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103 fragmentation. Loss of technical capability must be arrested, and domestic production in critical areas must be restored. The present trends leave the United States vulnerable both militarily and financially. For materials, U.S. industries, universities, and technologies are fundamentally strong, but there are signs of weakness. For example, too few young people are attracted to ceramic and polymer science and engineering. Without wishing for government management of business, it would be desirable that encouragement be offered in critical technologies. PRIVATE FUNDING AND PUBLI C FUNDING The programs and consortia summarized in this chapter provide interesting examples of funding options, but many forms can be made to work. There are, however, forces at work in the United States today that work against effective long-range approaches to maintaining a high-technology industry. Funding of research and development must be kept reasonably stable. Good programs require a hierarchy of knowledge that takes years to acquire. A field can attract excellent people only if satisfying careers can be predicted with confidence. An infrastructure of communication links supports funding, development efforts, and the manufacturing and marketing that feed back the ongoing supporting funds. Once lost, these links are difficult to rebuild. Private funding in engineering and research is less robust. Many factors characteristic of U.S. business patterns today inhibit the long-range view necessary for good engineering and research. The mergers, takeovers, and resulting restructurings of major corporations are harmful to the creation of wealth and the maintenance of long-term satisfying employment within the United States. As corporations become more thinly capitalized, they become more susceptible to inevitable fluctuations in business. This leads to episodic retrenchment in long-range, high-technology segments of the business, an effect that is deadly. Government agency funding may become unstable as a consequence of the deficit, negative balance of payments, and other factors that lead to calls for cuts in the budget. The Department of Defense, however, has been remarkably consistent in its support of engineering and science, and optimism in this regard extends into the Bush administration. So, too, the Department of Energy's National Laboratory system has been well supported, and the National Science Foundation budget permits funding of a number of important technical initiatives. Thus, federal funding appears to be in reasonably good shape in spite of the negative factors mentioned. The Department of Defense has special reasons to support work on materials for high-density electronic packaging and interconnection. Military circuitry traditionally has been based on IC chips that are contained in hermetic packages. As intrachip communication becomes ever more important as a limitation on circuit performance, the single-chip hermetic packaging requirement becomes increasingly burdensome. Therefore, it is important that new approaches be found that will achieve the most advanced systems requirements without losing the long-term reliability presumed to accrue from hermetic packaging. New materials will play an important role in resolving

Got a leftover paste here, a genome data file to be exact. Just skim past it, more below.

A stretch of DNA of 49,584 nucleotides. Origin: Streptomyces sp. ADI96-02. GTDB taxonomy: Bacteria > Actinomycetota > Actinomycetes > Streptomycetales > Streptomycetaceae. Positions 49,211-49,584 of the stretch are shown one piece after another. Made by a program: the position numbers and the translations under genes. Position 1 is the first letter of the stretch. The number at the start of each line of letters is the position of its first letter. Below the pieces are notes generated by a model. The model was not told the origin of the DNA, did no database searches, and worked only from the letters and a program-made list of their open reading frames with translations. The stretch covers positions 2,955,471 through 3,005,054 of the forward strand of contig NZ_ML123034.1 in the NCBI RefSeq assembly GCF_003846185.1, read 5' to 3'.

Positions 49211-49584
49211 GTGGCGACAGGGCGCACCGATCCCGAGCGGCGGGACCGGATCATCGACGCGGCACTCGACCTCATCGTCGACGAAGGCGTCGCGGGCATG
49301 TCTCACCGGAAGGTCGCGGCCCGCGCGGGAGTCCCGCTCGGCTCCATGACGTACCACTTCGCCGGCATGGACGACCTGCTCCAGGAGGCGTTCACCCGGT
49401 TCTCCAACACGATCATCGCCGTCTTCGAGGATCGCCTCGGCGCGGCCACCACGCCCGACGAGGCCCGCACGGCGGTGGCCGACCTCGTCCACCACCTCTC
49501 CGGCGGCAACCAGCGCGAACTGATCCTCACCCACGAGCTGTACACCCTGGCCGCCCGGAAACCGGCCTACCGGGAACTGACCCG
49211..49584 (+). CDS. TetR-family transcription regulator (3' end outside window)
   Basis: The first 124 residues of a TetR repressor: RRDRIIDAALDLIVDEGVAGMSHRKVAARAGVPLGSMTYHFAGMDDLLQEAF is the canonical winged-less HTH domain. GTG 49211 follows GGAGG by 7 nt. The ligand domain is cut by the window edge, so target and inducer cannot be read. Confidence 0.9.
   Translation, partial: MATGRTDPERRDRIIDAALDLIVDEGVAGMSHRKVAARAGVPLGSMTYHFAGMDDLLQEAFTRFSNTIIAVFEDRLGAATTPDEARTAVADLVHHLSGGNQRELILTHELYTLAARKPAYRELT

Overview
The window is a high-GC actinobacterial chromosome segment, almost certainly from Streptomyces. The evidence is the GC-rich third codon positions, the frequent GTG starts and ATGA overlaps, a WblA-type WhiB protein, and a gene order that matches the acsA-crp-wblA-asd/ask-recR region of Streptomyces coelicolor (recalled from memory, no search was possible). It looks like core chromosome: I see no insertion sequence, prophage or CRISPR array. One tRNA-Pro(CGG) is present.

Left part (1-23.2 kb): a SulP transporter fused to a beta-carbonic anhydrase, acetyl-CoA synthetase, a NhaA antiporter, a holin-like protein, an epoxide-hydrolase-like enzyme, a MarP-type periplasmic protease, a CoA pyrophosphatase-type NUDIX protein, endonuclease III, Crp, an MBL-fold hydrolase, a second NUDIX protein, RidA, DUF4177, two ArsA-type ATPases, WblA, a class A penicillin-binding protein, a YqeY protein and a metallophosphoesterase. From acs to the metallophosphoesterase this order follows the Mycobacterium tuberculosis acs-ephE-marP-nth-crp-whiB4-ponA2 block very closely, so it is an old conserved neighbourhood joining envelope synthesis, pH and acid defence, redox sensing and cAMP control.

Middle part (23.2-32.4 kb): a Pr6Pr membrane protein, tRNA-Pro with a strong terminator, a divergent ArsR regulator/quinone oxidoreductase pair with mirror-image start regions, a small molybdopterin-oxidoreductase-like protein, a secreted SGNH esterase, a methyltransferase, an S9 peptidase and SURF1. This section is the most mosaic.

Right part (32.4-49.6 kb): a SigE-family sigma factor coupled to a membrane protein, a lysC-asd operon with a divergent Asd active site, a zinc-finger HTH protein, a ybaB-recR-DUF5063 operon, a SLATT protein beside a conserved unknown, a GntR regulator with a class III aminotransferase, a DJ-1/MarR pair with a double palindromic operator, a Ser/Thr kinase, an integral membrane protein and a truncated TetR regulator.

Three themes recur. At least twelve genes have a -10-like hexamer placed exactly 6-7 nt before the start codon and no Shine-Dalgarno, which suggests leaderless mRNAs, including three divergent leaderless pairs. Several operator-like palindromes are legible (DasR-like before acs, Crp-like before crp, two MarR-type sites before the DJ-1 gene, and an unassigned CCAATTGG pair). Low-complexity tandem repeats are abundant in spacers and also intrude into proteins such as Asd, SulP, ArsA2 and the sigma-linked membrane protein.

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104 this problem, and enhanced DOD funding can be expected for materials applications in packaging and interconnection. recommended Mixed government and private funding is a healthy approach and is _ _ _. Stability can be improved through funding diversity, and national policy needs can be injected into programs at a point of leverage. should be riven to programs directed to the nation's Somehow, preference should be given to programs directed to the nation's fiscal welfare. For all the right reasons, programs in materials engineering and science, in the context of advanced electronic packaging and interconnection, deserve continuing substantial support and attention. CONCLUS ION The United States has lost control of major segments of the supply chain of materials that are essential to electronic packaging and interconnection. Furthermore, the organizational culture and legal framework of U. S . industry is such that it is likely that further erosion of the U.S. world position will occur . Thus, the supremacy ~ or even the viability) of the United States in computers, telecommunications equipment, aircraft, defense hardware, automobiles, space technology, and other key areas could well go the way of the consumer electronics business. New mechanisms and policies must be developed to support and stimulate domestic materials suppliers to work closely with electronics systems houses in long-range programs aimed at recapturing world leadership.